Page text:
Apple doesn’t try to sell its stuff to the non-tech savvy customers. It aims the majority of its marketing to the geeks, the fashion conscious, the tech savvy, the trend-setters and to those who appreciate great design because they know that they’ll be the one’s listening.

Talk to the people who are listening and you’ll be able to sell to them far better than those who couldn’t care less. 

How do I make quick money from my blog or website when I first start out?

Ben Lumley - Thursday, November 12, 2009

I must see this question all over the internet all the time. So many people want to know how they can start their new online business off with a bang and be instantly making money. There are loads of options out there that look to offer some amazing results to first timers offering a massive financial return for very little work.

The easy answer is no! No you can’t make quick money from an online business. It doesn’t happen overnight. It takes hard work and a great deal of patience, something of which many people entering the online business space don’t seem to have.

When they don’t get any revenue in the first few weeks from their products they begin covering every piece of html real estate with click though ads, affiliate links and adsense code. Expectantly they sit back and wait for the money to pour in. And guess what? None arrives.

Simply there are no quick money fixes on the internet. You need hard work and patience. With a lot of commitment and constant work you’ll begin to make money, maybe some serious money but you won’t get there with quick fixes. 

Should I use Social Media to help me sell more products?

Ben Lumley - Monday, November 09, 2009

No! This is where most businesses get it wrong.

Whether you’re running a bricks and mortar company with office space coming out of your eyeballs or a funky online store that comprises of you in your back room working until late at night the going off to your regular job, the answer is always no.

Social Media is not about selling. It’s not about whoring yourself and your business out on Twitter or Facebook or on your blog to make more money; it’s about a whole lot more. If you treat Social Media like another member of your sale teams, who’s constantly trying to sell every product that you have to anyone who will listen is just bad business. You’re about 5 years behind the trends if you do that. Wake up!

Social Media is about Customer Service. It’s about listening to what people have to say and what people want and helping them out. It’s about solving problems when you can with not asking for anything in return. Social Media connects you with your customers but that doesn’t give you the permission to assault them at every turn with the hard sell.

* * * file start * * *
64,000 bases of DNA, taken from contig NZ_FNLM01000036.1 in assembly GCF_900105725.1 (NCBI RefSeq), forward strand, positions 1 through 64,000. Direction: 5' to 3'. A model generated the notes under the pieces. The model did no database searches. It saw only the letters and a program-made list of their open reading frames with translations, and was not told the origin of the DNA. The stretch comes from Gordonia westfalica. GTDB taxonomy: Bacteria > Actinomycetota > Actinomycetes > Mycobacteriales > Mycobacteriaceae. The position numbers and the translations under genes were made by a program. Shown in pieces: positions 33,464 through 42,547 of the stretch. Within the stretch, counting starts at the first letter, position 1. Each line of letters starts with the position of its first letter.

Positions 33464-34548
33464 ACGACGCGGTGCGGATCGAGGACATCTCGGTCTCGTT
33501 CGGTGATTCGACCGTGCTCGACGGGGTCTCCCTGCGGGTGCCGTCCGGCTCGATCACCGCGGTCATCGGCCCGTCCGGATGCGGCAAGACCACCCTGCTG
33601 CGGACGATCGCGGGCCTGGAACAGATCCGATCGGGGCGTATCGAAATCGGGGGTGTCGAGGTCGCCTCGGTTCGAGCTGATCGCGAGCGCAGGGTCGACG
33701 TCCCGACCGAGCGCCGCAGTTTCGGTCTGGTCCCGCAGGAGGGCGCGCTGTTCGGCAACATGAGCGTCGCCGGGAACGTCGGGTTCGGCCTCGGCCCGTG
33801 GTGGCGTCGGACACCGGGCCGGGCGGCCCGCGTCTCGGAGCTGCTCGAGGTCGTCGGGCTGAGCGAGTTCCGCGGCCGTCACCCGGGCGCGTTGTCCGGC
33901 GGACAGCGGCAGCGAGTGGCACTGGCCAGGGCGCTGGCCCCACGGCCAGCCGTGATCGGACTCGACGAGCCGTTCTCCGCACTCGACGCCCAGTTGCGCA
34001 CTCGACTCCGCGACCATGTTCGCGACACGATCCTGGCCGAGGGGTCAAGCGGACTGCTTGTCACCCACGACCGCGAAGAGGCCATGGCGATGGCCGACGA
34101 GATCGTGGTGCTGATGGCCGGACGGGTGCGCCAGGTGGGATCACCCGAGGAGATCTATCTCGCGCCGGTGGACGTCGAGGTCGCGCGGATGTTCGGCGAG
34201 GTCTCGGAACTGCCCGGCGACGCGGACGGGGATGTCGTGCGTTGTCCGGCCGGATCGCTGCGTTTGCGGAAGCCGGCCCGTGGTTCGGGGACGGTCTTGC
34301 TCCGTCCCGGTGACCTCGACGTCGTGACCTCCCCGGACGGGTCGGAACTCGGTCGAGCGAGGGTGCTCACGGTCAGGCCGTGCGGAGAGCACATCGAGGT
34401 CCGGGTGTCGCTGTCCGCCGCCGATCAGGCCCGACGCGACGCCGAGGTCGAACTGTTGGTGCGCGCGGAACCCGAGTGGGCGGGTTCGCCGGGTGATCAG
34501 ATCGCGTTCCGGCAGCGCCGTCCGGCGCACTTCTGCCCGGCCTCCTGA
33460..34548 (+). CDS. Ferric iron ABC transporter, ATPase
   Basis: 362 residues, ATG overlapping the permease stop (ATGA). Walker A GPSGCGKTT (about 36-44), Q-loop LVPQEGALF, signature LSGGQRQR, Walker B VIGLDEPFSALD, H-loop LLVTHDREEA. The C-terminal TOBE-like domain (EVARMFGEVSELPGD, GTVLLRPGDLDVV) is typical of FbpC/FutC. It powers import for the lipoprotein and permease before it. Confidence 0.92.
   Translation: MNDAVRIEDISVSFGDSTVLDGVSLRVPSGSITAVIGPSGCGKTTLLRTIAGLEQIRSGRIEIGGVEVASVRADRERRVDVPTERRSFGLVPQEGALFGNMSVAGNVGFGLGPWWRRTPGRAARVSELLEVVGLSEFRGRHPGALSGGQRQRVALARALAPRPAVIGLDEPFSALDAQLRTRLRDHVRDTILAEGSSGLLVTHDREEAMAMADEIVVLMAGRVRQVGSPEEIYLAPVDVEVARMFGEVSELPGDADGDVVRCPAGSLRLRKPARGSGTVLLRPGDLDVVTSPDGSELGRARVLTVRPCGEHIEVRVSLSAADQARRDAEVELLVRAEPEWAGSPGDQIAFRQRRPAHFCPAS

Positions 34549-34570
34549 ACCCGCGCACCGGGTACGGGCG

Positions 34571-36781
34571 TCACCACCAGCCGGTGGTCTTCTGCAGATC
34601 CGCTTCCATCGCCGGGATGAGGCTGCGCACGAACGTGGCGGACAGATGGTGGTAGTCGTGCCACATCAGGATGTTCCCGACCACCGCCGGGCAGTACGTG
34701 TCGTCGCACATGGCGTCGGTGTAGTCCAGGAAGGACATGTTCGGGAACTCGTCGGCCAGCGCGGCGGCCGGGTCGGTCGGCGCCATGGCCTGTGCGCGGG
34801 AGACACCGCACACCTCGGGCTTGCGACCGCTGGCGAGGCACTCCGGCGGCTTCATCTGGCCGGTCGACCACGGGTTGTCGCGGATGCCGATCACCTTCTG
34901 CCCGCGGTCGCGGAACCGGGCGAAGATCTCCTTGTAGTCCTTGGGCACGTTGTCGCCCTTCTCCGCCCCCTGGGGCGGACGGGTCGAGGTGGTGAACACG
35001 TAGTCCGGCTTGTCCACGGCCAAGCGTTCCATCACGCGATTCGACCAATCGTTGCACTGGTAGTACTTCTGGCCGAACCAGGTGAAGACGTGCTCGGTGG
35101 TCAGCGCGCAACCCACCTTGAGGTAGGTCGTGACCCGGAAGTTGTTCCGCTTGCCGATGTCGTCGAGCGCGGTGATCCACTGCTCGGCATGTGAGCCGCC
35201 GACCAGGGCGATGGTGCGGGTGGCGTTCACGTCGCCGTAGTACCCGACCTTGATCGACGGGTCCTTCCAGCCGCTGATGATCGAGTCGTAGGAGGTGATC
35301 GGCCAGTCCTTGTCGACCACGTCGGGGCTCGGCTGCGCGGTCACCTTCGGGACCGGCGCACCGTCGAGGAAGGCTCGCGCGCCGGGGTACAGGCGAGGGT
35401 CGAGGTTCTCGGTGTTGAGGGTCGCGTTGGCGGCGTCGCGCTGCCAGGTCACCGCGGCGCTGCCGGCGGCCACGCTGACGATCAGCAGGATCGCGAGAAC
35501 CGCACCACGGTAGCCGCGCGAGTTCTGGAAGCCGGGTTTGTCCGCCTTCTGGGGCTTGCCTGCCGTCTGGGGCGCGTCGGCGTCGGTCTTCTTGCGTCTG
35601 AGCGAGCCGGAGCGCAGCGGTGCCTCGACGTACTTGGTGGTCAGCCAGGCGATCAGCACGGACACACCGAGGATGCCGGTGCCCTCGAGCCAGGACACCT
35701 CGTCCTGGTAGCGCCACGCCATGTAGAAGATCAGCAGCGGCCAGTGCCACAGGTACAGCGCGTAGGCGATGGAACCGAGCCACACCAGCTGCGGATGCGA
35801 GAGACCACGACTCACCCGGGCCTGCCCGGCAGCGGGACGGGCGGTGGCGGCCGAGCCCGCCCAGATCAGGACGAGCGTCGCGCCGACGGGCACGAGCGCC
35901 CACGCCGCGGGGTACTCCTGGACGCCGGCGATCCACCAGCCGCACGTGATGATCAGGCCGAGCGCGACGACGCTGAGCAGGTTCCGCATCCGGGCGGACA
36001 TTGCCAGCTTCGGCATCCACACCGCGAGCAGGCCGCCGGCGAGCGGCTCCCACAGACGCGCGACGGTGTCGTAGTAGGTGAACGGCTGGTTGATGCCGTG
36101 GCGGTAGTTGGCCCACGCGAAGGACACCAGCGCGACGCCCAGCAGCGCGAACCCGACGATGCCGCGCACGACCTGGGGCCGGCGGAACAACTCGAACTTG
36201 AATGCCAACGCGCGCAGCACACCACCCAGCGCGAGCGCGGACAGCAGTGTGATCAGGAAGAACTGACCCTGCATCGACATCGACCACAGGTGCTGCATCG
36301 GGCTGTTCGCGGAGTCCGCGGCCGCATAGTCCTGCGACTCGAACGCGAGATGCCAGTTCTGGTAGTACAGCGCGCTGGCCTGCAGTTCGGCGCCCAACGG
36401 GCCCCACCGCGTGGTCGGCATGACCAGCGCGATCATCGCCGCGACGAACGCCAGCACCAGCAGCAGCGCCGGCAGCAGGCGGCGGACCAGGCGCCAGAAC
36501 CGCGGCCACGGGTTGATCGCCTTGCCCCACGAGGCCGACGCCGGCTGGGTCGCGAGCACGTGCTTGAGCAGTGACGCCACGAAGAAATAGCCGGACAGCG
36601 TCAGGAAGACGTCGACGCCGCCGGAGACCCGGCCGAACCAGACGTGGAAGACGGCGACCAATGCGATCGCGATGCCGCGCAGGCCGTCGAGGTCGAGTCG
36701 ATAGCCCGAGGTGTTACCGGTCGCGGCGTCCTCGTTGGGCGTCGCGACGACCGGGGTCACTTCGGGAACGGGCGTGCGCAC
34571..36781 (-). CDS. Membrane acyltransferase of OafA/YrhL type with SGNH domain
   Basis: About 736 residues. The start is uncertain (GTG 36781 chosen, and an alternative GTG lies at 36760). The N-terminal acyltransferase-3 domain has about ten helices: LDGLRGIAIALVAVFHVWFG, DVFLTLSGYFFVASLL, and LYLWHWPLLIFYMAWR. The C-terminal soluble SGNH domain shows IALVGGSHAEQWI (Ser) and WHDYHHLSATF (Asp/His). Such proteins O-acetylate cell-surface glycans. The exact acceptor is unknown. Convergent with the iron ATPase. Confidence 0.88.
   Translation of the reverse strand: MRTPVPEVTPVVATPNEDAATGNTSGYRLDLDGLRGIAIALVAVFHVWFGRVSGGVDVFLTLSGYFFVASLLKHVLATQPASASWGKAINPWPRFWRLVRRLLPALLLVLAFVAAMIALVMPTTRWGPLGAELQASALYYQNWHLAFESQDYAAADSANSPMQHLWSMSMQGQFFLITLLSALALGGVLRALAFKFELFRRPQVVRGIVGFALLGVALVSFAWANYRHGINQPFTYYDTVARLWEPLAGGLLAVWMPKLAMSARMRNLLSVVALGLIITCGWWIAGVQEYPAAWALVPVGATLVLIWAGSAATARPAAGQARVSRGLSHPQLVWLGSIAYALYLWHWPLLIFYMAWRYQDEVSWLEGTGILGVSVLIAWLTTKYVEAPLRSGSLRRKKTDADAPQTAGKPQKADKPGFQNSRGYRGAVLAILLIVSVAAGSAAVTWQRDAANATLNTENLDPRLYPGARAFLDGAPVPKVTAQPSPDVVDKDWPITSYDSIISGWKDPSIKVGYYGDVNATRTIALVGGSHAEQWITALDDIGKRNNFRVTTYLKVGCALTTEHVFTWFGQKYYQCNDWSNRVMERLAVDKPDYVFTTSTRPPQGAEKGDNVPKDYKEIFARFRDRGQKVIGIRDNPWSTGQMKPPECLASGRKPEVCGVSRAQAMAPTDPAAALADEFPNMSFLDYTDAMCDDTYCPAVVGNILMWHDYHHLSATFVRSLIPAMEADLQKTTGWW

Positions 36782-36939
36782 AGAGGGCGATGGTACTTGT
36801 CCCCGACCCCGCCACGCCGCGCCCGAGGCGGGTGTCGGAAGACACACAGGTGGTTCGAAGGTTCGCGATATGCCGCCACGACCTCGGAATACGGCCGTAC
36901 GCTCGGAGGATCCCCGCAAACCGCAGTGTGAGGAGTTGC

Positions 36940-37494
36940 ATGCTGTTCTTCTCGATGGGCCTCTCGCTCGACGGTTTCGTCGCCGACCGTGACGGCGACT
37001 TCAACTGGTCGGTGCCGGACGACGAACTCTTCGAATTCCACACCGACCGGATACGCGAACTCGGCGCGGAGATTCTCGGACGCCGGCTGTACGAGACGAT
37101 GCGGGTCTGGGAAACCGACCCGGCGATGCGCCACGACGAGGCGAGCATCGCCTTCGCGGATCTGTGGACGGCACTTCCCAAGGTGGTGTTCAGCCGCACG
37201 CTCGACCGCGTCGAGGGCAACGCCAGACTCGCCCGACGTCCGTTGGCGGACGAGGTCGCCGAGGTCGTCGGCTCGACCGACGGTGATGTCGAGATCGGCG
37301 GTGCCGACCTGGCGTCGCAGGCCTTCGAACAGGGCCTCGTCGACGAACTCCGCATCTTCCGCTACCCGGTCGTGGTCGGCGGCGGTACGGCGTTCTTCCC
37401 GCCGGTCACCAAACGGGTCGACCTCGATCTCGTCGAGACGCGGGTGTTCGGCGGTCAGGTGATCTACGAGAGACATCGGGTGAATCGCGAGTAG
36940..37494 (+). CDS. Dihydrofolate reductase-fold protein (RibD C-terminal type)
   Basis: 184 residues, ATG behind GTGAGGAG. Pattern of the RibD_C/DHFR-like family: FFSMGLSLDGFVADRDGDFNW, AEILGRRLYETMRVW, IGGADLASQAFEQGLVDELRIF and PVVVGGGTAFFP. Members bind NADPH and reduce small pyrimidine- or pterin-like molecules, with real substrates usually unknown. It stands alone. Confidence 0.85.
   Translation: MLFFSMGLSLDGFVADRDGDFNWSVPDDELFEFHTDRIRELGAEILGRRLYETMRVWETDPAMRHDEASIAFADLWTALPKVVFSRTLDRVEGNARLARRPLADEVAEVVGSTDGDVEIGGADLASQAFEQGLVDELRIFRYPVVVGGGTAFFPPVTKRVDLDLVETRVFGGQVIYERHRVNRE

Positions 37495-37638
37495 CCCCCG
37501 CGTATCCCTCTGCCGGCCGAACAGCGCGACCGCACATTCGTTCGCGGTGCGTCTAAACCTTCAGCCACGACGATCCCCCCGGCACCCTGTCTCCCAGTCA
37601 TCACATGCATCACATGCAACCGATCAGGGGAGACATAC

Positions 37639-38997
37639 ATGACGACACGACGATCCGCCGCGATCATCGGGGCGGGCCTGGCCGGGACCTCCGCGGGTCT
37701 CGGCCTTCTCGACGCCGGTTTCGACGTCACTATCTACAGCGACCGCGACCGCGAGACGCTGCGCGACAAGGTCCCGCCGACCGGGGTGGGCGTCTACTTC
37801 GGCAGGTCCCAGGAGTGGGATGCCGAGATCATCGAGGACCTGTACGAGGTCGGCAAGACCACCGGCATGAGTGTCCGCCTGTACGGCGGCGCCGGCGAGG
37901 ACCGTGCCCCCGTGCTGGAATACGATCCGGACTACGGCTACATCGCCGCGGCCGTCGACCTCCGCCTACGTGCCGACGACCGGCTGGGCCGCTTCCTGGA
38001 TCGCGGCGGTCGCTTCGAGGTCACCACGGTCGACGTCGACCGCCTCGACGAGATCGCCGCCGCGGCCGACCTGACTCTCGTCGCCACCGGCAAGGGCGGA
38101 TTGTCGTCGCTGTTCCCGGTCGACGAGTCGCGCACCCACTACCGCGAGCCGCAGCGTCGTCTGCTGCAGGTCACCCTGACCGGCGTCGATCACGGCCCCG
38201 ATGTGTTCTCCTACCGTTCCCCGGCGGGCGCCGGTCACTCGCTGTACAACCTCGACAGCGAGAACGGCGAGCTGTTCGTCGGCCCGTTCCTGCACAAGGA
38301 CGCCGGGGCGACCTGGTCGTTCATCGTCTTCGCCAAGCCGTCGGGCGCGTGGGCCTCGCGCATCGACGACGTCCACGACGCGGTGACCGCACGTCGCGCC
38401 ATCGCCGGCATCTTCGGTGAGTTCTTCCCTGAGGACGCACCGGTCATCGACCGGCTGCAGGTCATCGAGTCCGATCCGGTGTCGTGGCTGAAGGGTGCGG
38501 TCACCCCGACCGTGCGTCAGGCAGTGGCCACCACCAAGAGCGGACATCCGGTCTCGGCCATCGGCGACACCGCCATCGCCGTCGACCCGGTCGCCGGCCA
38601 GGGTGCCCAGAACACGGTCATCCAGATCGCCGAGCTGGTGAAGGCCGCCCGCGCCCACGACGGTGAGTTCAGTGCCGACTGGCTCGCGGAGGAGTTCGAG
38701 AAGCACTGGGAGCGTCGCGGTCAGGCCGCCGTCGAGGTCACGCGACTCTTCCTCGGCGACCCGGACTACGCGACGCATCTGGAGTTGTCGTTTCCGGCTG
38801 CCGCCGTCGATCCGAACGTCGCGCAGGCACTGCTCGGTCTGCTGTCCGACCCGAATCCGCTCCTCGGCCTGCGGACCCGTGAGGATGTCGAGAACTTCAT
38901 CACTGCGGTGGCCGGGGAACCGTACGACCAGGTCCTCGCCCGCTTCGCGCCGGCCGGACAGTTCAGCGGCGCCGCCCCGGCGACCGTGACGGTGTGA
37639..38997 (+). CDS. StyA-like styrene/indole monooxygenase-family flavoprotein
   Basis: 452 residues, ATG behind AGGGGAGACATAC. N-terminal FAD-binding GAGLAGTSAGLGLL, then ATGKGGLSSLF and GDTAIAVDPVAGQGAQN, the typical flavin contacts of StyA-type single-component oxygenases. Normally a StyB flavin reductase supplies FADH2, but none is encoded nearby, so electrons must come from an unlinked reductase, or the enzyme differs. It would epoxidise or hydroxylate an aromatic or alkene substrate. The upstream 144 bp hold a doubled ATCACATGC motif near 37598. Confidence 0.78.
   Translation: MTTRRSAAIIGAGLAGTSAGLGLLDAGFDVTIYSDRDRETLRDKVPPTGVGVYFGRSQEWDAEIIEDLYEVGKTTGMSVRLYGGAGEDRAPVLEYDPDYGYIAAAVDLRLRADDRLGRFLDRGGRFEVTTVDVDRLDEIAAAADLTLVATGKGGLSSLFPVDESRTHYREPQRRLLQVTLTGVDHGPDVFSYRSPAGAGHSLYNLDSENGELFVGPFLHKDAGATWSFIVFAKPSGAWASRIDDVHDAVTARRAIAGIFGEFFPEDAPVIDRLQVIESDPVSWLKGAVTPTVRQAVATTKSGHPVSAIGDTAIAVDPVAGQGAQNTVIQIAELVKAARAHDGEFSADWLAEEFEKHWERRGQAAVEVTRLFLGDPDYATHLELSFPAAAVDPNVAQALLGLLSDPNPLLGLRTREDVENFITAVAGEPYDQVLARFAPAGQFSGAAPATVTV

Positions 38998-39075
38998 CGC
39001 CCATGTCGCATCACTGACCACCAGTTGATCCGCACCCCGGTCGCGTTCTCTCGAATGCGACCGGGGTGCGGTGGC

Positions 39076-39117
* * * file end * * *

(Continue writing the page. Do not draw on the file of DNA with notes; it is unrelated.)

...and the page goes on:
Try listening and not selling through Social Media. The people who sell for you through Social Media are your customers, who by word of mouth recommendations will bring new customers to you. 

Everyone is Clueless

Ben Lumley - Saturday, November 07, 2009
I'm such a Seth Godin fanboy. The way he puts his ideas across is second to none. His speeches and posts never fail to challenge me and make me think about business and marketing in a completely different way.

Seth recently posted this post about the essence of targetting the right people for our businesses. I've posted things by Seth before so I'm hoping that everyone enjoys this. 

The video Seth links to in this post is a really good watch so please go check it out. 

Everyone is Clueless by Seth Godin...

The problem with "everyone" is that in order to reach everyone or teach everyone or sell to everyone, you need to so water down what you've got you end up with almost nothing.

Everyone doesn't go to the chiropractor, everyone doesn't give to charity, everyone has never been to Starbucks. Everyone, in fact, lives a decade behind the times and needs hundreds of impressions and lots of direct experience before they realize something is going on.

You don't want everyone. You want the right someone.

Someone who cares about what you do. Someone who will make a contribution that matters. Someone who will spread the word.

As soon as you start focusing on finding the right someone, things get better, fast. That's because you can ignore everyone and settle in and focus on the people you actually want.

Here's a video that David sent over. I am thrilled at how much this guy loves his job, and I'm inspired by his story of how he turned down Pepsi as a vendor. He turned them down. But everyone wants Pepsi! Exactly. Once he decided he wanted someone, not everyone, his life got a lot better.

Resources over Resourcefulness